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As an introvert, I tend to keep to myself and like to spend my free time relaxing on my couch, reliving the days of vine. But I knew, coming into college, I would get really lonely if I didn’t find some solid group of friends like I did at home. Not entirely sure what I should do to make some friends, I decided to go through formal recruitment.


Talking to dozens and dozens of women seemed really daunting at first, but it was not as bad as I imagined. I met some really great girls from other chapters but I ended up really feeling at home in my own. I clicked with the girls in my sorority on levels that I didn’t think I could. I was able to be a dork and talk about my immense (and still very relevant) crush on Harry Styles and talked about a sense of belonging, which I so desperately wanted in college.


However, on Bid Day, on what should have been one of the greatest days of the year, I freaked out. There were 200 girls running around, yelling, and having a good time with one another. I left early, in tears, because I was so overwhelmed by everything going on. Being my introverted self, I didn’t know how to talk to my new “sisters” and felt separated from the other girls. I attended a handful of chapter meetings and still felt as though maybe this fast-paced environment wasn’t meant for me and that I didn’t belong.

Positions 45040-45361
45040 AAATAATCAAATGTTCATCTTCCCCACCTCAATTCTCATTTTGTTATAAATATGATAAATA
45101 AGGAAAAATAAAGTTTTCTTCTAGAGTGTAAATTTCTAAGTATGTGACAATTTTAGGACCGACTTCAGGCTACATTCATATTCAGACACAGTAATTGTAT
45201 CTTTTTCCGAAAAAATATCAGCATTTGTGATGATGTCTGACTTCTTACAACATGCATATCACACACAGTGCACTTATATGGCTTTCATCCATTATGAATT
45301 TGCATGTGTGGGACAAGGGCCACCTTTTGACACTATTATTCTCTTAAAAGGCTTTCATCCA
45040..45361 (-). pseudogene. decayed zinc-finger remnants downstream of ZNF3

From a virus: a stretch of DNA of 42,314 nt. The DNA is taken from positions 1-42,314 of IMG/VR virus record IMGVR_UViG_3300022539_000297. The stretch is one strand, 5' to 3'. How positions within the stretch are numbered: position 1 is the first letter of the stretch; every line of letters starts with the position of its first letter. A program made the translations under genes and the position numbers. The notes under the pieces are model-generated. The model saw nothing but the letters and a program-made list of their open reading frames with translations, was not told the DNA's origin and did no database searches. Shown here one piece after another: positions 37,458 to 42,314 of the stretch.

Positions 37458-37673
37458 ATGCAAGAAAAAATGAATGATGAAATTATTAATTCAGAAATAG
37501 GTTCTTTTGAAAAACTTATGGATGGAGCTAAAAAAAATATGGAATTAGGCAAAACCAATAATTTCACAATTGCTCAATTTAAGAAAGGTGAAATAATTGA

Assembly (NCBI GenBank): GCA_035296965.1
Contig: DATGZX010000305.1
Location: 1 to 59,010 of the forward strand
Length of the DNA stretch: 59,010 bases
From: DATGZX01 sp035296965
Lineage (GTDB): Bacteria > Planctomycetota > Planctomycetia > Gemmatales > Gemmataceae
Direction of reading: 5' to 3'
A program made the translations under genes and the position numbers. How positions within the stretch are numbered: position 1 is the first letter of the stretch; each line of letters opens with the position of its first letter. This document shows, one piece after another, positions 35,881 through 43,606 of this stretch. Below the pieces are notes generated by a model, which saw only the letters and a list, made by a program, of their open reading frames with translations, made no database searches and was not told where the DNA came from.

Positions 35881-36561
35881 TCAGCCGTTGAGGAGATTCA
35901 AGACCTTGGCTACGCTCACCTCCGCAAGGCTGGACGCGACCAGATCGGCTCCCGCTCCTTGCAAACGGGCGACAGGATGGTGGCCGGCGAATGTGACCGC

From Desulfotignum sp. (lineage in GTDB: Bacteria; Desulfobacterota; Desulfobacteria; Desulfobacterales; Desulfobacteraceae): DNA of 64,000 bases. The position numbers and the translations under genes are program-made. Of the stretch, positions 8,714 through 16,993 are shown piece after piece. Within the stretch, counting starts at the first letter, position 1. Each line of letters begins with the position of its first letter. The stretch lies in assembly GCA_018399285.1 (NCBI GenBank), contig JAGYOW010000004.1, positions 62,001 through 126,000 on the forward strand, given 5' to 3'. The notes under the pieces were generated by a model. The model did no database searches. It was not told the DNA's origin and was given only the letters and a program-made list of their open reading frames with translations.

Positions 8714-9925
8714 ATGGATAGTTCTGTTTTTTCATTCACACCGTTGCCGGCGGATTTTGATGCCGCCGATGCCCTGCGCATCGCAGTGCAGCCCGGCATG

I was about to drop, but I decided to branch out and reach out to a few girls who I kind of knew from my new member meetings. I texted a few girls and sat with them at chapter.  It turned out being the best decision I’ve ever made. I found some of my best friends and was able to find my people that I could hang out with and do nothing with, comfortably. They were also able to broaden my horizons and get me to go out and do things I would typically wouldn’t do.


Sometimes, there are times that I like to be on my own and take time for myself, but I was still able to find girls who I can see being in my life for years and years to come. It can be hard to step outside your comfort zone and reach out to strangers to become friends. But do it. Channel that little bit of extrovert you have in you and find those people that you can spend time being an introvert with. It’s okay to be an introvert in a sorority, though it may be hard. Trust yourself and don’t be afraid to find people that make you feel like your true self while also helping you becoming a better version of yourself.

Intersectional feminist, classical literature appreciater, Game of Thrones fanatic, world traveler, and proud sorority woman.
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